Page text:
For several years now, we’ve highlighted the fact that female event professionals earn less than their male counterparts according to Convene‘s Annual Salary Survey results — reflecting a persistent gender pay gap in the larger workforce.
Those who have studied this issue say that women’s discomfort with negotiating for themselves — even when they are skilled negotiators for their organizations — contributes to this divide. Indeed, Sara Laschever, coauthor of Women Don’t Ask and Ask for It, told Ashley Milne-Tyte in a recent Convene podcast that the women in the meetings industry are a perfect example of that: Because women have been conditioned by society and/or are genetically predisposed to take care of others (and at its core, that describes a meeting organizer’s role), they are better at negotiating on their employer’s behalf than their own.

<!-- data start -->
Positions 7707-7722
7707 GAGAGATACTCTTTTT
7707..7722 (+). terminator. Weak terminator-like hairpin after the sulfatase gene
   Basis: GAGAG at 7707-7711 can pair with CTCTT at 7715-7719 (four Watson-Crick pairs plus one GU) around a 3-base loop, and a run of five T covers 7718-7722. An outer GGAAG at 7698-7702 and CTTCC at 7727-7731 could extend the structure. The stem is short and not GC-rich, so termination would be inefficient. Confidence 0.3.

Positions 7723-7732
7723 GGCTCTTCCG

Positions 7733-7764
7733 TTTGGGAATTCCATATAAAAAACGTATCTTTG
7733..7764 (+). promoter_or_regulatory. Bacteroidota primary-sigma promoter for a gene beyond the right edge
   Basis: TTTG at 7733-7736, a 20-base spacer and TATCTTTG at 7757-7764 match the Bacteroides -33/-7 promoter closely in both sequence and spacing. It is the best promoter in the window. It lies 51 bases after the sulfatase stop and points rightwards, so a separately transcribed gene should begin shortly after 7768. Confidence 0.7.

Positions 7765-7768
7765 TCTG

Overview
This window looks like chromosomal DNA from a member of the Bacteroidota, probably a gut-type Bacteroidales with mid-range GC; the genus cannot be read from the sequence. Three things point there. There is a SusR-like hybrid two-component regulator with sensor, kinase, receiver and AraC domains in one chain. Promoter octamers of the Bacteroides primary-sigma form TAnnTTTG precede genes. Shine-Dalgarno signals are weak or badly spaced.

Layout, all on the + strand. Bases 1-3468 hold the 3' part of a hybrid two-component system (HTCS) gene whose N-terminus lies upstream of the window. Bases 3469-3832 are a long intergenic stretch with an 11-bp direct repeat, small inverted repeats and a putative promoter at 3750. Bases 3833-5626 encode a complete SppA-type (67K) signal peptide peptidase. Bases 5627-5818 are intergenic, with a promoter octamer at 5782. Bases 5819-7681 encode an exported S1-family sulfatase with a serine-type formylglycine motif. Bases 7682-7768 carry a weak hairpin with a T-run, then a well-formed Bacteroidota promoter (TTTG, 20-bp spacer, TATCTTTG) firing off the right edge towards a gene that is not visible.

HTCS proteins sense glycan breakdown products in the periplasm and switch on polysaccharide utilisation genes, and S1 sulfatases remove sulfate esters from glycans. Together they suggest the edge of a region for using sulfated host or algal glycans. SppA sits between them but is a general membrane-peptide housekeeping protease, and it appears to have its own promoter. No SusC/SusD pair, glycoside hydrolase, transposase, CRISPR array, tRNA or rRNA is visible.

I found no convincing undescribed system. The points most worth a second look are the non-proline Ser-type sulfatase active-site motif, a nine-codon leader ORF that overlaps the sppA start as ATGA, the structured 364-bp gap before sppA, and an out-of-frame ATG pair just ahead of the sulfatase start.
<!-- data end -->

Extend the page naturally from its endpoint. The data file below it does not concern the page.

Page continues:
A new study throws some cold water on the notion that women don’t ask. According to the study’s random sample of around 4,500 workers across 800 employers in Australia — the only country that gathers data on employees’ requests for raises — women ask for raises or promotions at about the same rate as their male colleagues, but they still get what they want less often. A recent Fast Company article by female leadership activist Gloria Feldt says the study’s results shift the burden from professional women to their employers: “These days, it appears that closing the pay gap may be less about changing the ways women have been raised to understand the value of their work and more about how their employers react to women’s improving negotiating skills.”
In a way, I find that both a relief (I’m not making more because I haven’t negotiated well) and a disappointment (I’m not making more because I actually have less control over the situation than we had thought). But don’t give up, Fast Company’s Feldt advises. Know your own worth and continue to be your own advocate. It takes courage, she writes, “to own the responsibility for fixing something, even if you don’t have total authority to — and to make decisions even when you can’t guarantee the outcomes.”